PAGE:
Two Savoy Park tenants contracted Legionnaires’ disease

NYC Dept. of Health to test water supply at affordable Harlem complex

2300 Fifth Avenue in Savoy Park
2300 Fifth Avenue in Savoy Park

Two cases of Legionnaires’ disease have been identified in the last 10 months at Fairstead Capital’s recently-acquired Savoy Park apartment complex in Harlem, according to the New York City Department of Health and Mental Hygiene.

In a letter sent to tenants at 2300 Fifth Avenue on July 18, the department announced it would begin testing the water at the building, following existing protocol that requires an investigation when two or more instances of the disease occurs at a single address in 10 months or less. It’s the only building in the seven-building complex where the disease has been identified.

Notice to tenants of 2300 Fifth Avenueunnamed

The two Legionnaires’ cases at Savoy Park are the first reported incidents in the city since an outbreak last August, when more than 100 incidents of the illness were tied to cooling towers in the South Bronx. Officials said 94 people were hospitalized during the outbreak and 10 died. NBC New York first reported on the illnesses at Savoy Park.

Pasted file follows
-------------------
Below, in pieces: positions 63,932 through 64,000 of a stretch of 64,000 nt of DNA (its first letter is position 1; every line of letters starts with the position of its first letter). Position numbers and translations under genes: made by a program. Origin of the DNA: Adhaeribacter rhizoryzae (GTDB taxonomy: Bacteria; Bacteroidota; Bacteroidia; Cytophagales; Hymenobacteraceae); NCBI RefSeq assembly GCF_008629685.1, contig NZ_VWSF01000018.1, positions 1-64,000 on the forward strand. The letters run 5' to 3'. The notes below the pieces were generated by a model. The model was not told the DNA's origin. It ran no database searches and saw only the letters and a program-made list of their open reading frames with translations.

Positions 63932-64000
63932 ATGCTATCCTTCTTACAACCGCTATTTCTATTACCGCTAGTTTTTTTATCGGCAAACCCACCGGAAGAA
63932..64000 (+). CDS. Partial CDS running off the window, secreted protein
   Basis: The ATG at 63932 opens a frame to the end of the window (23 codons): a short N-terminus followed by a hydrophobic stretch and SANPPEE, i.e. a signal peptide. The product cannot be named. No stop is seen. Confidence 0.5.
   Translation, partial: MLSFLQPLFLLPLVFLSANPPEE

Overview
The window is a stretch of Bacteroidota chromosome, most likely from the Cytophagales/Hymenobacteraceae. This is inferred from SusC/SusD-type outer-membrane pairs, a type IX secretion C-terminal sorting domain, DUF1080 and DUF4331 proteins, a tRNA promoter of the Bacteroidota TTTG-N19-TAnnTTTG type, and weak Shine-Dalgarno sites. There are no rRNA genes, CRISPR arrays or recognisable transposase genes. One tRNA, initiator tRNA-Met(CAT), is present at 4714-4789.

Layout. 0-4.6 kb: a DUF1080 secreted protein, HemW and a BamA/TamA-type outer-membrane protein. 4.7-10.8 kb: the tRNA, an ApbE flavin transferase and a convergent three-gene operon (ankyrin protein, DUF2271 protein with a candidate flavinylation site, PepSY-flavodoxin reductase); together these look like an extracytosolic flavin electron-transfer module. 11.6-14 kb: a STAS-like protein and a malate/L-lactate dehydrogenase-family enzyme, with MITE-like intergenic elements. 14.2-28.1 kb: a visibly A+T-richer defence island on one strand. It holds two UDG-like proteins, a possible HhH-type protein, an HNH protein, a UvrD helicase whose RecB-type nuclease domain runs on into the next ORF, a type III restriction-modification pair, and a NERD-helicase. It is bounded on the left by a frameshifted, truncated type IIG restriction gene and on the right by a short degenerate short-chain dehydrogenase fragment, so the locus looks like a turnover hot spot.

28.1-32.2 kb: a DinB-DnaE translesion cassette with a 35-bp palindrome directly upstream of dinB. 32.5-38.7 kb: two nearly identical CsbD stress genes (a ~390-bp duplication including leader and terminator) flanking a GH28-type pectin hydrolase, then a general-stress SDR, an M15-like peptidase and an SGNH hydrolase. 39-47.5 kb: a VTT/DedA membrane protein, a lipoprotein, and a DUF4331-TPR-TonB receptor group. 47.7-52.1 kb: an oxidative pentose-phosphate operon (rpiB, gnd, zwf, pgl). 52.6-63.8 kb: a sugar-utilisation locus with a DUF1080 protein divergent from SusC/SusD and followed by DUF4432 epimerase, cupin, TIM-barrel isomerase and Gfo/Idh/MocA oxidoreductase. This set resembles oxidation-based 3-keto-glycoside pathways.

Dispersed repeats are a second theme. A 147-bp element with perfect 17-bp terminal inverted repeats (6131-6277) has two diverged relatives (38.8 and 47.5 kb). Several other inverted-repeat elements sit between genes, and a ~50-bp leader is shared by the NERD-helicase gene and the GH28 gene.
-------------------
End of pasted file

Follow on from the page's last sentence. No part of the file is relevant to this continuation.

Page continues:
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Legionnaires’ disease is a form of pneumonia caused by a bacteria that thrives in fresh water. It is known to contaminate water tanks and especially, air conditioning cooling towers. Savoy Park, however, does not have such a cooling tower and the city’s investigators have yet to discover the source of the bacteria that has recently infected the two Harlem residents, who city officials said have since both recovered from their illnesses.

A representative for Fairstead did not immediately respond to a request for comment.

Fairstead closed on the purchase of Savoy Park — an 1,800 unit rental complex built in the 1950s — earlier this month for $315 million. Fairstead received a $238.9 million Freddie Mac loan from the multifamily finance division of Capital One Bank. The previous owners, L+M Development Partners [TRDataCustom] and Savanna, had been shopping a stake in the property with an offering memo that cited great revenue potential from the turnover of rent-stabilized apartments.